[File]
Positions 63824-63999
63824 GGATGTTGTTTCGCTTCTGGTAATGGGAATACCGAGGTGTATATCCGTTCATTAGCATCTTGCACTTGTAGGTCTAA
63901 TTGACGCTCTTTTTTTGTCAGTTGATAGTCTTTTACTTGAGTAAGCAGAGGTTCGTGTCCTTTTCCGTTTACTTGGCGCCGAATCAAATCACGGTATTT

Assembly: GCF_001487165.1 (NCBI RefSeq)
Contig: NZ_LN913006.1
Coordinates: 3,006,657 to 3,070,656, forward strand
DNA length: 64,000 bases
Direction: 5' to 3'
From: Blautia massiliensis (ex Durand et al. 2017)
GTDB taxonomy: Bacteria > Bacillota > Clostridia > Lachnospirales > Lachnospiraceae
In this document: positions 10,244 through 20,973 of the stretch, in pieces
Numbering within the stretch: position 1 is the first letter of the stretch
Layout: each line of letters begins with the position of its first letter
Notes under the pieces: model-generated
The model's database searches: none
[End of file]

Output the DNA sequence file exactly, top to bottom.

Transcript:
Positions 63824-63999
63824 GGATGTTGTTTCGCTTCTGGTAATGGGAATACCGAGGTGTATATCCGTTCATTAGCATCTTGCACTTGTAGGTCTAA
63901 TTGACGCTCTTTTTTTGTCAGTTGATAGTCTTTTACTTGAGTAAGCAGAGGTTCGTGTCCTTTTCCGTTTACTTGGCGCCGAATCAAATCACGGTATTT

Assembly: GCF_001487165.1 (NCBI RefSeq)
Contig: NZ_LN913006.1
Coordinates: 3,006,657 to 3,070,656, forward strand
DNA length: 64,000 bases
Direction: 5' to 3'
From: Blautia massiliensis (ex Durand et al. 2017)
GTDB taxonomy: Bacteria > Bacillota > Clostridia > Lachnospirales > Lachnospiraceae
In this document: positions 10,244 through 20,973 of the stretch, in pieces
Numbering within the stretch: position 1 is the first letter of the stretch
Layout: each line of letters begins with the position of its first letter
Notes under the pieces: model-generated
The model's database searches: none